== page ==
By Bill Tunnell
Last year I was invited to participate in a Technical Advisory Panel (TAP), organized by ULI in response to a request from Fulton County, to help them think about the future of the county’s Executive Airport (formerly known as Charlie Brown Field). Having worked on two previous ULI TAP’s, including one for the Jacksonville (FL) International Airport, I was happy to say yes – these pro bono “swat team” assignments have always been rewarding and enjoyable – a chance to meet and engage with people who are experts in their real estate practice areas. This was an intensive two-day exercise to look at possible redevelopment opportunities for lands owned by Fulton County in and around the airport. The 12-person panel was chaired by Daphne Bond-Godfrey of ULI, and consisted of developers, brokers, attorneys, managers, and design professionals. The TAP panel format also includes a technical writer, who is responsible for documenting study conclusions.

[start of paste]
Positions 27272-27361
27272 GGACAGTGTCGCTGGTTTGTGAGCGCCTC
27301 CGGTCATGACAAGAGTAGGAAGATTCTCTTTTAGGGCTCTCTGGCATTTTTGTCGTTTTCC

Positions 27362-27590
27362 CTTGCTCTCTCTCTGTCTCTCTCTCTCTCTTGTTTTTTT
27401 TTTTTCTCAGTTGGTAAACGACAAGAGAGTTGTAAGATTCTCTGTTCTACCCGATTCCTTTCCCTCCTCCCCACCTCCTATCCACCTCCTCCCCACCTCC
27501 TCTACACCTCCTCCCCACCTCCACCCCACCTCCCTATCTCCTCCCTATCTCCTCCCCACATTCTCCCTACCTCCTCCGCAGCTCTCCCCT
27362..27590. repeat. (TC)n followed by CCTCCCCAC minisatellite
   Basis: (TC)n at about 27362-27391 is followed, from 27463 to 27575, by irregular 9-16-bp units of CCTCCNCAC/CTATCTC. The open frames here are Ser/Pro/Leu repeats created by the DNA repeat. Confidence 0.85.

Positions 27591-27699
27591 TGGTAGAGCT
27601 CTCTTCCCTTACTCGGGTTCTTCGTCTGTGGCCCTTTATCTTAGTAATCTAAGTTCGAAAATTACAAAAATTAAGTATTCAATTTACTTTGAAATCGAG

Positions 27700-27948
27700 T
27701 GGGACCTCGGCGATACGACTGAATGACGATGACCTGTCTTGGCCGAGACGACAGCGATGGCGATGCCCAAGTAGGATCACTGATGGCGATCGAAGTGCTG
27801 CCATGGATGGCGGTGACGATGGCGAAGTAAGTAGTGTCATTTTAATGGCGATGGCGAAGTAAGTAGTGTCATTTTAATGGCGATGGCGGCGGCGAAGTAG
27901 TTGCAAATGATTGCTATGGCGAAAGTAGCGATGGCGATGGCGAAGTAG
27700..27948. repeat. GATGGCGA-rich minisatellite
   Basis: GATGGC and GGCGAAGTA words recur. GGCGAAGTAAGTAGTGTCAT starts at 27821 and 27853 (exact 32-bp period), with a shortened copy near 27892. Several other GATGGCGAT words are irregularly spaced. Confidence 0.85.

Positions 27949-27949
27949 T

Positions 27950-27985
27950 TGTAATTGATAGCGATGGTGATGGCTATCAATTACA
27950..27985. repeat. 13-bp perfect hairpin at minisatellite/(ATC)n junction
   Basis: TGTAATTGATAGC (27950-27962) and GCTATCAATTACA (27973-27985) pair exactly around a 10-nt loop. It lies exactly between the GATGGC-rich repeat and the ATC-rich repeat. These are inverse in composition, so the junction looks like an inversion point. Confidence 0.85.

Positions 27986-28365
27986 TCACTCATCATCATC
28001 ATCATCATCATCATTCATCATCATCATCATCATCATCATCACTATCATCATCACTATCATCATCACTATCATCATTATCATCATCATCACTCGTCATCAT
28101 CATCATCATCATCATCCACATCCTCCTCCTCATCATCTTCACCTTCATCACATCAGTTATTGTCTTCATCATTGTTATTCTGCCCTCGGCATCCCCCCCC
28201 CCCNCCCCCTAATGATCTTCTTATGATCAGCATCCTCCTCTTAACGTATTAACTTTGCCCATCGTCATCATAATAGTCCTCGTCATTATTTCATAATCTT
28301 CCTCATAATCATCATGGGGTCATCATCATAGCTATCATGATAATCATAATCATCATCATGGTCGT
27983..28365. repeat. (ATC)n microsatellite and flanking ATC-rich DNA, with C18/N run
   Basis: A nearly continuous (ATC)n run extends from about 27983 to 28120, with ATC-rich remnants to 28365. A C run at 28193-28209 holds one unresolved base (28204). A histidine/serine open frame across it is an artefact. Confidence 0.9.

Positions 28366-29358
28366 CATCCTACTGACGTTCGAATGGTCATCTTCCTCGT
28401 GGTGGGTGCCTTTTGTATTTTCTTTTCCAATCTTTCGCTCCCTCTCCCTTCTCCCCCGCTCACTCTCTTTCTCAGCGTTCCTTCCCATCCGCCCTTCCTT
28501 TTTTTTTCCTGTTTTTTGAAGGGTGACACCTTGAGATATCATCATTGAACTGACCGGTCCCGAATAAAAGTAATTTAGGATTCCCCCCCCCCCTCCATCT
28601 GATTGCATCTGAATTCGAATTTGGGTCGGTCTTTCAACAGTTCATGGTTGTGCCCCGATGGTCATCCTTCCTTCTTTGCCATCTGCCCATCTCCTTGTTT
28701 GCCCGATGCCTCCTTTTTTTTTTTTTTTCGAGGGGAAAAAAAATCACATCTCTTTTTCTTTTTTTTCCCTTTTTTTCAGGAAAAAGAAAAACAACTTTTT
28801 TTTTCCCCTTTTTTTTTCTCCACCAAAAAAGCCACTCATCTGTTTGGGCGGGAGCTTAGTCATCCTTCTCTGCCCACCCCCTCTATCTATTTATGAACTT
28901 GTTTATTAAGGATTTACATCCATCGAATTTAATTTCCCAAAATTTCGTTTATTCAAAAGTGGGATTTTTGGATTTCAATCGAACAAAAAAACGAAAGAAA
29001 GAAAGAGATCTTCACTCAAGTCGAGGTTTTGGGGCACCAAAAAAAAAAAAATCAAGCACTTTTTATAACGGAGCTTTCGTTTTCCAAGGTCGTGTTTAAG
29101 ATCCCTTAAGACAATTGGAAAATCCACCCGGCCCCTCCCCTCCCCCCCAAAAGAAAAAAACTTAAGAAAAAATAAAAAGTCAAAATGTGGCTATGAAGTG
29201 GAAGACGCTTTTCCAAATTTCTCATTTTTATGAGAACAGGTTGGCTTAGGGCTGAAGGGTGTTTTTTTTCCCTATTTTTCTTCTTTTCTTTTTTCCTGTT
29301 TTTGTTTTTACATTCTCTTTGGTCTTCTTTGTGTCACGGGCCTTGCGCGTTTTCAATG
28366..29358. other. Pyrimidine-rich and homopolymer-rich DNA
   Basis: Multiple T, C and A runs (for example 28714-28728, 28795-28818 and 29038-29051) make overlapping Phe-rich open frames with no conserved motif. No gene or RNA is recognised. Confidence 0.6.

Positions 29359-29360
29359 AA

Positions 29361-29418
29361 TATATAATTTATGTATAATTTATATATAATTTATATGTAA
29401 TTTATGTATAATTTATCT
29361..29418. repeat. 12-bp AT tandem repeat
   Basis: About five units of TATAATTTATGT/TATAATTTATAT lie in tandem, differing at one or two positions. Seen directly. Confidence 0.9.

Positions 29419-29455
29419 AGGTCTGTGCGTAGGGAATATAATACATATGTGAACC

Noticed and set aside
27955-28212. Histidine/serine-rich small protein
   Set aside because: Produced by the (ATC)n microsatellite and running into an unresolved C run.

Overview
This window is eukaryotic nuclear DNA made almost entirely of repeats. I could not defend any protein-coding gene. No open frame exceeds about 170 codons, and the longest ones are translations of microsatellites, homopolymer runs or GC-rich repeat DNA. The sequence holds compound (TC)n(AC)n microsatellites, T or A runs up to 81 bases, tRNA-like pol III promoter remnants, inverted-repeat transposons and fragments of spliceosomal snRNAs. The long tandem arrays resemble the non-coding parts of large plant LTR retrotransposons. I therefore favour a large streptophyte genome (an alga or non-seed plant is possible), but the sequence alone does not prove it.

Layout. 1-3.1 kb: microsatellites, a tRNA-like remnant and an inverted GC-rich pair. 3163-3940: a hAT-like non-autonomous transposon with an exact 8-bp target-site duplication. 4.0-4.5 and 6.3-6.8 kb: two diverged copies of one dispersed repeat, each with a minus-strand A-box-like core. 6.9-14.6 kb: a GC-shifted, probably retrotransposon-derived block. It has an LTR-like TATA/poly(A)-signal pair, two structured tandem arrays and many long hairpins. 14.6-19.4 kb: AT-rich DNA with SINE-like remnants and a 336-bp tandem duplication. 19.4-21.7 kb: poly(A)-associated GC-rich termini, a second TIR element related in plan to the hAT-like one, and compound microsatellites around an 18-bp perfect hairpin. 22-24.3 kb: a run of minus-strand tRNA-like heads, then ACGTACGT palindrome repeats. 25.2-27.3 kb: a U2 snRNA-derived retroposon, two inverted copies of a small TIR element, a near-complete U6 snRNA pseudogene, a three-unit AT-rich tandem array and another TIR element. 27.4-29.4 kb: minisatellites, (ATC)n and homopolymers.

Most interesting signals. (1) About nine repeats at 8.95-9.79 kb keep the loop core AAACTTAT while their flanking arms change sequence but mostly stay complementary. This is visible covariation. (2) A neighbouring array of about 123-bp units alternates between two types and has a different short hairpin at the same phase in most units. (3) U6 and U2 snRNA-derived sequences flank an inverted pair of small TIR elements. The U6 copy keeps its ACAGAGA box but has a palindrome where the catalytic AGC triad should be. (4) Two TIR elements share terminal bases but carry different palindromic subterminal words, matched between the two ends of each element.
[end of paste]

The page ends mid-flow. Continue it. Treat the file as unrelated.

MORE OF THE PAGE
One of the most interesting aspects of the airport is that it is effectively the only property in Fulton County that remains unincorporated, and includes a substantial amount of undeveloped land – some 85 acres adjoining the airport itself plus several miles of frontage on the Chattahoochee River. It is also the anchor use along the Fulton Industrial Boulevard (FIB) corridor and, as one of the region’s two executive airports, an important front door and “first impression’ for Atlanta’s businesses. FIB is one of the region’s biggest and most important industrial addresses, but it lacks any sense of place.
My first office location as a planner was in the old Navy Office Building at DeKalb-Peachtree Airport, also known as PDK. (Hey, it was cheap space in 1980!) I came to know and appreciate that PDK was in fact something of a community amenity and activity center for the surrounding area, and suggested that Fulton County Airport had the bones to become a similar and perhaps more intentional “town center”. Fellow panel member Steve Nygren proposed that the airport’s unused riverfront land should become a key piece of the Chattahoochee RiverLands project, an ambitious 100-mile long greenway proposal. These two themes were starting points for the panel’s recommendations. Here’s a link to the final report: https://ulidigitalmarketing.blob.core.windows.net/ulidcnc/sites/40/2021/01/Fulton-Co-TAP-Report-FINAL-VERSION_1.14.21.pdf
If you’ve not been involved in a ULI TAP panel experience, I highly recommend it. And if you’re not a ULI member, considering becoming one!